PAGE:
EDITORIAL : 3 FOR COLLEGE BOARD.THE Los Angeles Community College District The Los Angeles Community College District (LACCD) is the community college district serving Los Angeles, California and some of its neighboring cities. In addition to typical college aged students, the LACCD also serves adults of all ages. generally has low-profile elections for its board of trustees board of trustees Politics The posse of thugs who oversee an institution's administration. See Board of directors. , but they deserve more attention - especially after last year's benefit assessment tax debacle.
Three of the seven seats on the board of trustees will be on the April 8 ballot. All three will be selected at large, which means voters in every area of the college district may vote for all three seats.
The Daily News Editorial Board makes the following endorsements:
Office No. 2: Elizabeth Garfield.
Garfield, who is seeking a second term, has been a capable trustee and deserves to be re-elected. She has represented students and taxpayers well.
Garfield opposed the district's ill-advised attempt to raise property taxes without going to voters. A labor lawyer, she understands the importance of following a process that respects the voters and taxpayers. At the same time, she is aware of the educational needs of the district and also conversant CONVERSANT. One who is in the habit of being in a particular place, is said to be conversant there. Barnes, 162. with the financial constraints it faces.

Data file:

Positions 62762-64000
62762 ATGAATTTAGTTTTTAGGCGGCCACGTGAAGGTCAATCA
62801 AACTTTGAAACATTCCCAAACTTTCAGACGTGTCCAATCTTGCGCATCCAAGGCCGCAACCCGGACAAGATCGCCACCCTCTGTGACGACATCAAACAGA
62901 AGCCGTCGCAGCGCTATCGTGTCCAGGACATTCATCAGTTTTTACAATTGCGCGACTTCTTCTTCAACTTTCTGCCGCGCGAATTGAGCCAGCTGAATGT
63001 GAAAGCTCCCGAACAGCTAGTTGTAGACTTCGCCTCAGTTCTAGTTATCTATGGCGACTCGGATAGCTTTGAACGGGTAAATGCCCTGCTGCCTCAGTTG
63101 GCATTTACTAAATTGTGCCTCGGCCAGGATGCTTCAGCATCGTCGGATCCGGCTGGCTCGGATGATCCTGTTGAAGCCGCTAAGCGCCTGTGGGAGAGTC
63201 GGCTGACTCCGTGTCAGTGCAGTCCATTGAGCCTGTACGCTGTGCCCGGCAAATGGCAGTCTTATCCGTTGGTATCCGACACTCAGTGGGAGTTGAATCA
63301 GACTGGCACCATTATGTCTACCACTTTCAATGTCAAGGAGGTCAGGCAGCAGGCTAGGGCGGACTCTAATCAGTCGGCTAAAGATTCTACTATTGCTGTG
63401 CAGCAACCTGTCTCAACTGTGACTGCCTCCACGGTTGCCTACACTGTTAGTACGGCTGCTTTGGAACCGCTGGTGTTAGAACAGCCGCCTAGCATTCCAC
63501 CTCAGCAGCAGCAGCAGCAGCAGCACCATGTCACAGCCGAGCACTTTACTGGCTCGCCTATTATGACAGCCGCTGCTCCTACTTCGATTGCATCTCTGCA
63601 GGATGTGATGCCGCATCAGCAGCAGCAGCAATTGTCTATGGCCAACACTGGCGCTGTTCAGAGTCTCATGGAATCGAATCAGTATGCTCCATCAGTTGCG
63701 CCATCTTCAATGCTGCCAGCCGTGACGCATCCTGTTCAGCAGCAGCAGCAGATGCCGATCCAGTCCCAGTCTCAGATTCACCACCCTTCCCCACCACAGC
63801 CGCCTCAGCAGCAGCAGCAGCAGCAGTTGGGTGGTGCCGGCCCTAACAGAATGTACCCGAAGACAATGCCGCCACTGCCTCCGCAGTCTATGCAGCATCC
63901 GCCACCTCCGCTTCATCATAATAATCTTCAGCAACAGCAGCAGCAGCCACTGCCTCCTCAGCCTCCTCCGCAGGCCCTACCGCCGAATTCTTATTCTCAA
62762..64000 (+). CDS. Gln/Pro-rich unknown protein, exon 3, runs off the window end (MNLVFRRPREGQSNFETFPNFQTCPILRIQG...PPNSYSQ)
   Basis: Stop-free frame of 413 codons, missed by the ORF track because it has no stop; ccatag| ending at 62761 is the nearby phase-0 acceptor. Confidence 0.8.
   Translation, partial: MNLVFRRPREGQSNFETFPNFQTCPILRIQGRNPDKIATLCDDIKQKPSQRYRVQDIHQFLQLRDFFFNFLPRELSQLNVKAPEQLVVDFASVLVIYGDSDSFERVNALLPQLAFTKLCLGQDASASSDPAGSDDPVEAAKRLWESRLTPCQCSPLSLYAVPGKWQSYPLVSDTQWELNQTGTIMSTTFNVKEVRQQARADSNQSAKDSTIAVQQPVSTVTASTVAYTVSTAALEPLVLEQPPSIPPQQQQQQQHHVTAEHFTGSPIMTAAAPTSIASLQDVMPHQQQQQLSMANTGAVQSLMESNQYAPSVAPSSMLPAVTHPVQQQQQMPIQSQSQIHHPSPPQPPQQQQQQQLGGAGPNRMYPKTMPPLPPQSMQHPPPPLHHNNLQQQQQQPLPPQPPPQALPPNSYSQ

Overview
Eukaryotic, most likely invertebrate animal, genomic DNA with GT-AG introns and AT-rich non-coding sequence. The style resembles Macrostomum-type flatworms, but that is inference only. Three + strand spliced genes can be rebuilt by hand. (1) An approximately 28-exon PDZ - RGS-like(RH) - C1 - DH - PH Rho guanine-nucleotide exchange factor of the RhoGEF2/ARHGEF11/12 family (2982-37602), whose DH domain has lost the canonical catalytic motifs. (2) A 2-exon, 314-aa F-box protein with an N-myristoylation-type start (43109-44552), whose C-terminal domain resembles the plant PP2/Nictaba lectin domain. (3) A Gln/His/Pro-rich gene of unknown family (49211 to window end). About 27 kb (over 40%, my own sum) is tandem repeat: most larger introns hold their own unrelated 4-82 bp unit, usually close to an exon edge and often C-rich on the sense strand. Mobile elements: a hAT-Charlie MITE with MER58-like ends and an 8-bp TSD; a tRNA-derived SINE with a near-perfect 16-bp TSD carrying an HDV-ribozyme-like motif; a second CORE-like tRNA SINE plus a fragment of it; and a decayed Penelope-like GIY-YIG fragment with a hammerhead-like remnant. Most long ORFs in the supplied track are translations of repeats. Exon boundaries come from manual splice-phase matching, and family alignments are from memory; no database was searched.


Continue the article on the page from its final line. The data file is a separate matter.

She has two challengers: Charles Bergson, a civil engineer, and Andrew Kim, a lawyer.
Bergson wants to reverse the district's declining enrollment by opening admissions to undocumented immigrants. No doubt he is committed to making the district better, but his focus is limited.
Kim is dedicated to restoring a quality education but is short of specifics.
In this election, we think Garfield's experience is worth retaining.
Office No. 4: Marilyn Grunwald.
Grunwald, a small-business woman in the east San Fernando Valley San Fernando Valley
Valley, southern California, U.S. Northwest of central Los Angeles, the valley is bounded by the San Gabriel, Santa Susana, and Santa Monica mountains and the Simi Hills. , offers clear thinking and a strong, independent voice for community colleges. She attended Valley College and has a proven record of community involvement, including homeowners organizations, business and education activities.
We believe Grunwald would be an effective trustee with a commitment to listening more closely to the community and taxpayers, and making decisions based on what's best to meet the needs of students and their future employers. She also would insist on more businesslike busi·ness·like
1. Showing or having characteristics advantageous to or of use in business; methodical and systematic.
2. Purposeful; earnest.
3. budgeting and spending by the district.